In November 1980, I received a phone call from the Merce Cunningham Dance Company asking that I represent its 1981 spring season at City Center. I’d sworn that I would never do publicity again: it was too consuming, too labor intensive, too many hours, too-too much. But Merce was one of my favorite artists in the world. What’s one season in a life?

Two weeks later I ran into Paul Taylor’s company manager on Broadway. He said that he’d been meaning to call to see if I might represent the Taylor season at City Center that spring. Taylor, another icon. And so began what has become a 28-year business.

The first office was small; in fact the whole thing fit on top of the dining table in my doll-size, fifth-floor walkup on West 73rd Street. Before long, the mounting papers, stacks of press kits, photographs and tapes had sprawled octopus-like across the living room and into the kitchen and bedroom. They were threatening to overrun the bathroom when I finally decided it was time for a move. A year and a half after that first phone call, the business was resettled into a one-room office facing south on 73rd and Broadway.

Inspired by all the space, I quickly expanded my staff to a total of three; but in five years we were desperate for more room. The new office on Broadway and 60th Street was very welcome, but the move took place smack in the middle of an AIDS benefit, Dancing for Life. This was a one-time only event at the New York State Theater featuring thirteen of the finest dance companies in the United States, united for a historic performance. The next night was the opening of a two-week season at the State Theater by the Martha Graham Dance Company, with whom we worked for eight years.

The list had grown to include the American Dance Festival (1981–1997), the Jacob’s Pillow Dance Festival (1982–84 and 1998), the Arts & Events program at the World Financial Center (1986–1990) and the presentations of The Joyce Theater (1985–2004).

The Lyon Opera Ballet, Israel’s Bat Dor Dance Company, Ballet Rambert and the Hans Christian Andersen Award were among our first forays into international representation. Over the years, our clients have included Maguy Marin, Angelin Prejlocaj, the Royal Ballet, Pina Bausch, Ballet de Monte Carlo, the world debut of China’s Guongdong Modern Dance Company, Ballet du Rhin and France Dance, a collaborative celebration between Jacobs Pillow and the American Dance Festival.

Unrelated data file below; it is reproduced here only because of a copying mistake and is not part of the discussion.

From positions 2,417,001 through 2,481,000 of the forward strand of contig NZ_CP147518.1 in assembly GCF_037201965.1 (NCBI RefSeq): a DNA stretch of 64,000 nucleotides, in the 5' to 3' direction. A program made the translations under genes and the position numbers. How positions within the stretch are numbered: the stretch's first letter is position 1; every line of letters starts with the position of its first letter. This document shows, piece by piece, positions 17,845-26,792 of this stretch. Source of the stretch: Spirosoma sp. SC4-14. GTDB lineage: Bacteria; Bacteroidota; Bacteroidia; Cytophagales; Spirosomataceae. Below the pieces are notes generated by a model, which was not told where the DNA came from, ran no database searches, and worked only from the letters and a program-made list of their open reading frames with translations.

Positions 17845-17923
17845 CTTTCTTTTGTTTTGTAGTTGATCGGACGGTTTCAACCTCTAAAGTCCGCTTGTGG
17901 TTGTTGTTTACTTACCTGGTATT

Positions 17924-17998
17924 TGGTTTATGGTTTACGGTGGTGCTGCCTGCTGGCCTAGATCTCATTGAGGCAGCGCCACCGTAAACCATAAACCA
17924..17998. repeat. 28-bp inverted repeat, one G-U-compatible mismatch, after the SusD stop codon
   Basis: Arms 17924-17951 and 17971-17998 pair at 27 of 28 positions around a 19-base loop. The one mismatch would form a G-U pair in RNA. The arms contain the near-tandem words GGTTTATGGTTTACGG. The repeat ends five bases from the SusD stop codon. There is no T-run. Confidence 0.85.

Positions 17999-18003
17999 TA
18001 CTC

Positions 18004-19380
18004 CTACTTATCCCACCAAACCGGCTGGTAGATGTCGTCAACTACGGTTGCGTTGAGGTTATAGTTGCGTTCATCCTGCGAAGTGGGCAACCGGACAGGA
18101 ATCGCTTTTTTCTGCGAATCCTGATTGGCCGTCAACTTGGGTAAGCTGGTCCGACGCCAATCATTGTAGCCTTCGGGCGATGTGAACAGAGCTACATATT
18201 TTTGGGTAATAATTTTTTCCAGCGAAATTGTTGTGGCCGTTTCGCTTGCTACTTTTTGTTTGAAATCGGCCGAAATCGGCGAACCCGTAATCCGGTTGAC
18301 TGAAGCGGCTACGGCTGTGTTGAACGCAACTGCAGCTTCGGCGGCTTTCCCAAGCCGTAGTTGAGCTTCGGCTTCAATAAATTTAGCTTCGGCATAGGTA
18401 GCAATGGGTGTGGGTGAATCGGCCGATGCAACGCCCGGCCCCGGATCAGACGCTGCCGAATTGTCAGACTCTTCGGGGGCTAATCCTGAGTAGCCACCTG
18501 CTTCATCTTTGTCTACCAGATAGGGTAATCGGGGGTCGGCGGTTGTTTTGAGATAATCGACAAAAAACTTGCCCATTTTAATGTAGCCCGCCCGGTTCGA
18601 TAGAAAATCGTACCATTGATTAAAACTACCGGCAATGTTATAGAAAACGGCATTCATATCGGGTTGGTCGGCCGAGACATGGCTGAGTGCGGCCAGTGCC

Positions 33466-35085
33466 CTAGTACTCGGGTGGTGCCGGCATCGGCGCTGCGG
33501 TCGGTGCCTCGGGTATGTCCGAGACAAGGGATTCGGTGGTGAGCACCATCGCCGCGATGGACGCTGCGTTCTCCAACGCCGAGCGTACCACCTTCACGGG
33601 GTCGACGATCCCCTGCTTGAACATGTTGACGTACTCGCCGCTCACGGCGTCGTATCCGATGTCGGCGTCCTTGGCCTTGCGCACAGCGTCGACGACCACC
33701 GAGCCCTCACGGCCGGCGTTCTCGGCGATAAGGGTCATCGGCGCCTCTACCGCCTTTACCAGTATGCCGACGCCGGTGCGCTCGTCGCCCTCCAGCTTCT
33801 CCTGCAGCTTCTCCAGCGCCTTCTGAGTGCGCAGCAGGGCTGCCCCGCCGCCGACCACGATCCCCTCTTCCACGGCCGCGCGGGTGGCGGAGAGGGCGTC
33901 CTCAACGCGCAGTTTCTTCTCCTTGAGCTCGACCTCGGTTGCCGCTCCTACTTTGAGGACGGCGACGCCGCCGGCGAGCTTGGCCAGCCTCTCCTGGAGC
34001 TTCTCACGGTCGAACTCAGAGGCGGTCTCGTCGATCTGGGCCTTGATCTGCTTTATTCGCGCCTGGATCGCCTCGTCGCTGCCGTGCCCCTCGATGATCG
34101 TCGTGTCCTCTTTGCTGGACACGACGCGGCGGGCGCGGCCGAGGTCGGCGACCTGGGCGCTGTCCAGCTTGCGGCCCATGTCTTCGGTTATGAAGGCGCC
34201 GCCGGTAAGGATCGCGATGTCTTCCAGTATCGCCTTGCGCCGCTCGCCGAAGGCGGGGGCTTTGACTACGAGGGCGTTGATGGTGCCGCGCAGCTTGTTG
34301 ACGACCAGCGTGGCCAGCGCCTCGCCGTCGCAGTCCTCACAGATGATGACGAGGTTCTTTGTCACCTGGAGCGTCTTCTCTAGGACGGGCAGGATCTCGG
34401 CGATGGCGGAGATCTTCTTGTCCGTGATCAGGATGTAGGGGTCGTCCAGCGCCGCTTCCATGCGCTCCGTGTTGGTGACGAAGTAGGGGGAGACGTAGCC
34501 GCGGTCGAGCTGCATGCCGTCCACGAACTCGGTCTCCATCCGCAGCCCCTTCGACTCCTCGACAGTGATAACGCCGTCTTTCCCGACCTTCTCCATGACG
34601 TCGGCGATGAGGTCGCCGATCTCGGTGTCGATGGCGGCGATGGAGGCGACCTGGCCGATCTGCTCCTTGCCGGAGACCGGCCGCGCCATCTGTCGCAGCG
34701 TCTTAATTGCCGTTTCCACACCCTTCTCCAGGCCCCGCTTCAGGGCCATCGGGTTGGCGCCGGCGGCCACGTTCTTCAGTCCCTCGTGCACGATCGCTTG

During the mid and late 80’s, Bill T. Jones, Meredith Monk, Mabou Mines, Trisha Brown and Garth Fagan joined our client list, as did the national launch of the Los Angeles Music Center Opera Company (1986–1990) and the Arts & Events program at the World Financial Center, where we publicized everything and everyone from an aquarium show to concerts by Steve Reich, Honey and the Rock and Brian Eno. There were also annual orchid shows and a children’s book fair. Our work with Mikhail Baryshnikov began with the New York debut of his White Oak Dance Project at the New York State Theater in 1994, and continued through the building of the Baryshnikov Arts Center.

With the work continuing to grow, the piles of paper mounted appropriately – in heights to rival the Pyrenees. The number of file cabinets expanded; claustrophobia was threatening. Once again, a quest for space.

We headed south to West 57th Street, where we perched for seven years atop the Hard Rock Café and the Broadway Dance Center. The location was great, though the perpetual lines of tourists (Hard Rock) and eager teenagers (Broadway Dance Center) called for a certain amount of acrobatic skill from EJA’s nimble staff and clients.

Once we had settled into the new quarters, we promptly expanded again, adding graphic design and advertising to our list of services. We hired a designer to create press kit covers, print advertising, posters, post cards and brochures, as well as digital work in all areas.

In 1999, not surprisingly, we had to move yet again. This time we crossed 57th Street to the Fisk Building, where we remained for the next six years. New clients have included Twyla Tharp Dance, as well as Tharp’s Tony Award-winning Broadway show “Movin’ Out,” Lar Lubovitch and France Moves, a festival of 10 contemporary French dance companies that performed in venues throughout New York City.

And now we sit on the corner of Broadway and Houston in the Cable Building. One of our favorite times in the workday are those odd moments of reverie when suddenly, the gleeful burst of a new idea. It is then that my wonderful staff and I are very glad I said yes to the Cunningham company way back when.